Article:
When doing your exterior home maintenance, it’s beneficial to have a checklist and make sure you miss nothing. Review the exterior maintenance and home inspection checklist below and get started today.
Last Updated: Thursday, September 30, 2021
While it might be easy to control the climate inside your home and weekly cleanings are the norm, the exterior is a completely different story. Without any control over the weather, your house is vulnerable to damage from rain water, wind, excessive heat, and cold temperatures. Or course, there’s also bugs, pests and numerous other reasons the outside of your house is more vulnerable to repairs and upkeep.
Smart homeowners know it’s important to keep up routine exterior inspections and make any necessary repairs right away. Making minor repairs twice a year is much better than waiting for something to fail, causing expensive damage.
How I Approach a Basic Home Inspection
I find the best way to inspect my own home is to start from the street or sidewalk, work my way up the driveway or walkway, around the house itself checking for tree and landscaping issues, while inspecting the exterior condition of windows, doors and siding, etc. The final step of my exterior home checklist is to get up onto the roof and look for issues that could allow rain water into the home, or areas that might cause rot to wood or other surfaces.
Tip – Envision how the sun passes over your home during the day. The west side of your home will have higher exposure to the sun during the hottest parts of the day, and that side will usually require more care and maintenance than the other sides.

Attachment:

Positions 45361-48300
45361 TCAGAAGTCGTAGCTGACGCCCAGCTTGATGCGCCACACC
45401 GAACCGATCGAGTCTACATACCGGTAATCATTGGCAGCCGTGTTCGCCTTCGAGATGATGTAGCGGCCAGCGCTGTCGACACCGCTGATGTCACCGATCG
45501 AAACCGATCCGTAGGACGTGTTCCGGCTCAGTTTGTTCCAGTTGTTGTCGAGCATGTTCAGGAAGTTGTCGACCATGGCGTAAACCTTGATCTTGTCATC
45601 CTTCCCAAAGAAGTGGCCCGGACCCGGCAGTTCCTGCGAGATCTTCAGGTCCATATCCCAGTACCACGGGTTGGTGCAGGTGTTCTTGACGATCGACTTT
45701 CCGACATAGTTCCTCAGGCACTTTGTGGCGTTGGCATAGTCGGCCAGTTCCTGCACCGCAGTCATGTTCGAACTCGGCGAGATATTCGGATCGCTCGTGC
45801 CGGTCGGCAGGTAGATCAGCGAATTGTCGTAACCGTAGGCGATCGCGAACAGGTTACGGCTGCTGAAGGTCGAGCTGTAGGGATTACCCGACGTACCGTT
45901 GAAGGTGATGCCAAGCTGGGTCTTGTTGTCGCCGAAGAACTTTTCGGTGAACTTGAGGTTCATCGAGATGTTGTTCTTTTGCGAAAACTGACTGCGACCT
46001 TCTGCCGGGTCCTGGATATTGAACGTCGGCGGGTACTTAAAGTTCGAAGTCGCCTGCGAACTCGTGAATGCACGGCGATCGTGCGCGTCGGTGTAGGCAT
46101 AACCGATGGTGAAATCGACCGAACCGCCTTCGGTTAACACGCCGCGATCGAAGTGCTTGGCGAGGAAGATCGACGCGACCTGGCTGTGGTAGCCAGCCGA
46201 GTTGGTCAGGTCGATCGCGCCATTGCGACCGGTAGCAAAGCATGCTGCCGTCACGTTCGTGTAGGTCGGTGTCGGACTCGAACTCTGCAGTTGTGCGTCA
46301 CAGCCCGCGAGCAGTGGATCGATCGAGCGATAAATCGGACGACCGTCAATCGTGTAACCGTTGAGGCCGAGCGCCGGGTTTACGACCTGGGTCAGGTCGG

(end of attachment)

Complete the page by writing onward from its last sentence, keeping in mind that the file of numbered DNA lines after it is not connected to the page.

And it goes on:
Getting Started with Your Exterior Inspection
Keep a notepad with you and take liberal notes so you don’t forget anything as you check for needed repairs around your house.
Mailbox and Post
I know it’s just the place to gather bills and advertising mailers… but the Postal Service can actually refuse to deliver your mail if the box is in need of repair, the post is offending to them, or the door does not open and close properly.
- Wiggle it lightly back and forth a time or two, and make sure the post is still solidly in the ground.
- Inspect the post itself. If wooden, make sure there is no rot or broken pieces. If steel or aluminum, assure the paint is solid and no rust is showing up.
- Check the mailbox door and flag for proper operation. If needed, spray a shot or two of WD-40 onto the hinges.
- This is also a good time to give a thorough cleaning to the inside of the box. Spiders like to nest inside mailboxes due to the darkness and cleaning it once or twice a year will assure no surprises when you reach in to get your mail.
Note: If you get a lot of packages and have a box that opens on both ends, screw the backside door shut. Otherwise, they’ll cram as many packages as they can into the box and force the back door to open. Even if it’s raining.
Driveway and Walkways
Cracks in sidewalks and driveways are easily sealed, as long as they aren’t allowed to grow too large. Ignoring cracks allows water to get underneath and degrade the soil below. Additionally, in winter months the water can freeze and expand, causing raised trip hazards and further damaging the surfaces.
- Keep an eye on nearby trees and watch for roots to start lifting the driveway or walkways. If you have old stumps or trees, consider removing them before further damage is done.